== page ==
University Park IRB
University Park Institutional Review Board (UPIRB) is a committee of faculty, staff, students and members of the community charged with review and oversight of primarily socio-behavioral research projects submitted by students, faculty, or staff of University Park Campus.
The review process is designed to protect the rights and welfare of human subjects by ensuring
- equitable subject selection
- adequate informed consent
- assessment and minimization of risks
- privacy and confidentiality
UPIRB reviews all human research protocols in accordance with federal regulation, state law, and university policy.
Frequently Asked Questions:
What is the typical turn around time?
All iStar applications are reviewed in the order received. Applications should be submitted at least 1 month prior to the intended research start date. Review time is dependent on the number of studies in queue. The IRB strives to initiate review of all submissions with 5-10 working days. Full-Board studies are reviewed, per the IRB meeting schedules.
What is the difference between Expedited and Exempt?
IRB Review/approvals will be determined with consideration to research procedures, potential risks, and other factors that may affect the research subjects.
Studies that qualify for one of the exemption categories (as determined by the IRB during initial review) are exempt from further IRB review for the life of the study unless there is a change in the research procedures, recruitment, consent documents, etc. Prior to initiating a change, the investigator must submit a study amendment for IRB review and approval.
Exempt research must uphold protection of research subjects and the basic ethical principles of The Belmont Report (Respect for Persons, Beneficence, and Justice).
Studies that qualify for expedited review will be reviewed by the IRB Chair or by a designated IRB reviewer. Expedited studies and studies approved by Full Board review have a maximum approval period of 365 days or less as appropriate for the degree of risk.
The IRB will conduct continuing review of research at intervals appropriate to the degree of risk, but not less than once per year (45 CFR 46.109 (e)).
What is Not Human Subjects Research (NHSR)?
Not Human Subjects Research is an activity that does not meet the federal definition of “Human Subjects” or “Research”. A human subject is defined as a “living individual about whom an investigator conducting research obtains data through intervention or interaction with the individual, or identifiable private information”.
Research is defined as a “systematic investigation, including development, testing, and evaluation, designed to develop or contribute to generalizable knowledge”.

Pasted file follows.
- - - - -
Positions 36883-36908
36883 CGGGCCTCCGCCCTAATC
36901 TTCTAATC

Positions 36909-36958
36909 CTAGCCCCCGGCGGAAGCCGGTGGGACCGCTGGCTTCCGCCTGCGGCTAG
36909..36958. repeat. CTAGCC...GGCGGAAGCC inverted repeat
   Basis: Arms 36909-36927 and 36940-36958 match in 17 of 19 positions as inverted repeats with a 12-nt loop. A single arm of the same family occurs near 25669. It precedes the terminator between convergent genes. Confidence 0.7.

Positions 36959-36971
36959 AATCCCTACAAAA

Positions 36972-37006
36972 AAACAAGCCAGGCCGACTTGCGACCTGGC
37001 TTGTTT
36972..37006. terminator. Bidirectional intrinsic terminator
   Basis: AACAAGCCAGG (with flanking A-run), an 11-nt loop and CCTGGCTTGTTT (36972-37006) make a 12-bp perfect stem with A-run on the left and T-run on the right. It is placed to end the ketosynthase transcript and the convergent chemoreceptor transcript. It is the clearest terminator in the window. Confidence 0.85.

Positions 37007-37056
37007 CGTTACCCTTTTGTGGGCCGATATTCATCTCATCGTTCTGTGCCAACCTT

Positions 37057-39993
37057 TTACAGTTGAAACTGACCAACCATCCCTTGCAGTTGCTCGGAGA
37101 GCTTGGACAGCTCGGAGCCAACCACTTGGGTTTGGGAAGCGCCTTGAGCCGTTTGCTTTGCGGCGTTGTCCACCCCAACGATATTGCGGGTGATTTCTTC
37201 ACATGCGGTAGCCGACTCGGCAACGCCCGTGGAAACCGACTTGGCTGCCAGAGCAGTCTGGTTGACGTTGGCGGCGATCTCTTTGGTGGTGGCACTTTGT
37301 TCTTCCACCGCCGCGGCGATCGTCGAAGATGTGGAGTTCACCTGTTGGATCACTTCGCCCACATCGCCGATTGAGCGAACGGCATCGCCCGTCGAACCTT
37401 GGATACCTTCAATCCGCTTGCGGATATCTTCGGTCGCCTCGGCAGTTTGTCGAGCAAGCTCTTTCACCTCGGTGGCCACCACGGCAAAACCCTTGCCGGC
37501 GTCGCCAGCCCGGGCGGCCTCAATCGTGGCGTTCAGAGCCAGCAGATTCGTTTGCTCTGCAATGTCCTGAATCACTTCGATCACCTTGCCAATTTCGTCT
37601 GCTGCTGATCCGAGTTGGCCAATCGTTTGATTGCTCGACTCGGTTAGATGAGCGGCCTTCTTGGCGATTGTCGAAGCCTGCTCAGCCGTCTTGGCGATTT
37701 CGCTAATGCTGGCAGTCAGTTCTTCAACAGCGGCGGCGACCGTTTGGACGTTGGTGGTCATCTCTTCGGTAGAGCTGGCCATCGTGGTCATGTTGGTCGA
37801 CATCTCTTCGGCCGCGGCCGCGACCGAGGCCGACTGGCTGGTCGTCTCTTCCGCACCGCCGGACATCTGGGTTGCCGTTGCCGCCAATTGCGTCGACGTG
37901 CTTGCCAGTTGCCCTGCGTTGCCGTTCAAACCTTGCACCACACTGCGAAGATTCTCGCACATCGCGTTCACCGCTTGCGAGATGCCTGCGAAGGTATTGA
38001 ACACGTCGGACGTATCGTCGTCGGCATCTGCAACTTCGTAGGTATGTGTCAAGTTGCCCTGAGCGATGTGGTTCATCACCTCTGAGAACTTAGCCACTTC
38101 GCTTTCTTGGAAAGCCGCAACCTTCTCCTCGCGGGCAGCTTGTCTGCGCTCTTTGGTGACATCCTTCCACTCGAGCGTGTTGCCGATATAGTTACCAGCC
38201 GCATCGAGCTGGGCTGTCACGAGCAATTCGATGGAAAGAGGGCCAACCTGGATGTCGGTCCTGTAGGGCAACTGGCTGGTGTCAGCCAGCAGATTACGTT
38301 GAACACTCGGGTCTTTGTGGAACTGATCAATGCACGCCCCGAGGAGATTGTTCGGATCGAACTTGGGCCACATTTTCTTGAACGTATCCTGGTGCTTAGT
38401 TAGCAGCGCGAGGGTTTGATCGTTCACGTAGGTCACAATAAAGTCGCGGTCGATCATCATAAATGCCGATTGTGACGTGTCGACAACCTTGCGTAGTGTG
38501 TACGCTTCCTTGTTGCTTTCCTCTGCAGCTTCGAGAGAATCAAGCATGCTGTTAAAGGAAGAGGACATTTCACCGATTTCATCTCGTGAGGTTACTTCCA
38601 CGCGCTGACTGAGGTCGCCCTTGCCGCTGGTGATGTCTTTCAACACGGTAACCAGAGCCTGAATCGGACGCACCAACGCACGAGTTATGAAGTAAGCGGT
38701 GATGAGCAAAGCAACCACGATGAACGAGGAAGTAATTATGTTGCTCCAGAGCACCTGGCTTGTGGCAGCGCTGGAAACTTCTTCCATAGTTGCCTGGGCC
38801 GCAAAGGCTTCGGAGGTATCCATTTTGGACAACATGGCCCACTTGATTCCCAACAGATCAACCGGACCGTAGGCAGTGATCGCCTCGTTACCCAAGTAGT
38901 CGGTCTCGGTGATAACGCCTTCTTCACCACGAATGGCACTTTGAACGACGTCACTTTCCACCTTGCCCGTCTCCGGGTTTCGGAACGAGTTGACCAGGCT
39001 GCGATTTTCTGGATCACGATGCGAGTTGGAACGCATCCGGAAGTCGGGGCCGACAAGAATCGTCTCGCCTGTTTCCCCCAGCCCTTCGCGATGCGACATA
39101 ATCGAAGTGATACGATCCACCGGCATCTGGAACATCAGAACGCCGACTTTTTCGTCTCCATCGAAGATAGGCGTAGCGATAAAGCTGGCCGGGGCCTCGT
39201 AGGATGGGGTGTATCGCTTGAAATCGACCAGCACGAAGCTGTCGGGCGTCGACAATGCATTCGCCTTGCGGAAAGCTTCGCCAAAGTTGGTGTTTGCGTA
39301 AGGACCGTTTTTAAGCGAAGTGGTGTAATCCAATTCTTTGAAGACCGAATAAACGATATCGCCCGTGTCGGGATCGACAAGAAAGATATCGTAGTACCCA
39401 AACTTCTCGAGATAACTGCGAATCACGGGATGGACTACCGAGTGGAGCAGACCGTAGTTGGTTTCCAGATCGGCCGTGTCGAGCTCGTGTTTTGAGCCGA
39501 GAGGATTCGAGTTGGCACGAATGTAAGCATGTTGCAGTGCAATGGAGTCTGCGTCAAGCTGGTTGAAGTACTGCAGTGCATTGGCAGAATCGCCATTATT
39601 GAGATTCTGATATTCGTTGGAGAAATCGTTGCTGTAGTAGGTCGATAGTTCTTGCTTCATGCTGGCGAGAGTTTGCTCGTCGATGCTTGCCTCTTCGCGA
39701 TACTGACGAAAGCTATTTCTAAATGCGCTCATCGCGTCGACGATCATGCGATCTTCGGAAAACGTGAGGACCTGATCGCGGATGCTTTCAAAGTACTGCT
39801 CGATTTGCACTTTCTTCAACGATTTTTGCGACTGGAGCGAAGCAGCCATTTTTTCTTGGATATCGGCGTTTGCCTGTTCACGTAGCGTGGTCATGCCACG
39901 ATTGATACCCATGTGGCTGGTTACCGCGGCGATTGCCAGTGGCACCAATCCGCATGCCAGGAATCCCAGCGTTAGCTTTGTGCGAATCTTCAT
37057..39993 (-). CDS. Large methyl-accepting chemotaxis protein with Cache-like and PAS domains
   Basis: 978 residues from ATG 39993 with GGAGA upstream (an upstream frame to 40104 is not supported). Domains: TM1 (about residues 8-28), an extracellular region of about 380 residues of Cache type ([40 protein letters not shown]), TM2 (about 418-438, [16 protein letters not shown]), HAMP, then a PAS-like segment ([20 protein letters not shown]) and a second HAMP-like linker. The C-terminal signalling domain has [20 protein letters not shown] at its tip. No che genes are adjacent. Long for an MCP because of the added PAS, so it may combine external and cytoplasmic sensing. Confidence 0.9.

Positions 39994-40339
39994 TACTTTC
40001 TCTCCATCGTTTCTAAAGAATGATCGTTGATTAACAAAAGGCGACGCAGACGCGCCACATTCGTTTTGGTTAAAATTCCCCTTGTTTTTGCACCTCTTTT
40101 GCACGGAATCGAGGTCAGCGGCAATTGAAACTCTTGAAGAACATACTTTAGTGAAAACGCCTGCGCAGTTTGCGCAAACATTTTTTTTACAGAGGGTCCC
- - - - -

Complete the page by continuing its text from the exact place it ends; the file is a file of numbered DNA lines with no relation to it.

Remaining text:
NHSR activities are not subject to IRB review.
- Types of IRB Review
- Is Your Project Human Subjects Research?
- Are You Conducting Research Using Human Subjects?
When does my submission need Full Board Review?
Submissions with one or more of the following criteria usually go to the Full Board:
- studies using vulnerable populations
- studies taking place internationally (especially those with little or no provisions for protection of human subjects)
- studies where information may be disclosed that could require mandatory legal reporting (e.g., child/elder abuse, drugs, etc.)
- studies involving deception that raises the level risk for subjects
- studies the IRB staff, chair, member, or designee determines to be greater than minimal risk (minimal risk is federally defined as: the probability and magnitude of harm or discomfort anticipated in the research are not greater in and of themselves than those ordinarily encountered in daily life or during the performance of routine physical or psychological examinations or tests)
- clinical procedures involving drugs and devices
What do I do if my study has expired? Can I continue collecting data?
Stop collecting data and stop enrolling subjects. Submit a Continuing Review Application via iStar. Investigators may only continue research beyond the approval period if discontinuing research procedures exposes subjects to potential harm or discomfort – (e.g. subjects receiving medical or psychological treatments). Procedures must be conducted according to the approved protocol.
What if I just found out if I am suppose to have IRB approval before starting research and I already started?
Stop all research activities and contact the IRB office immediately for further instruction.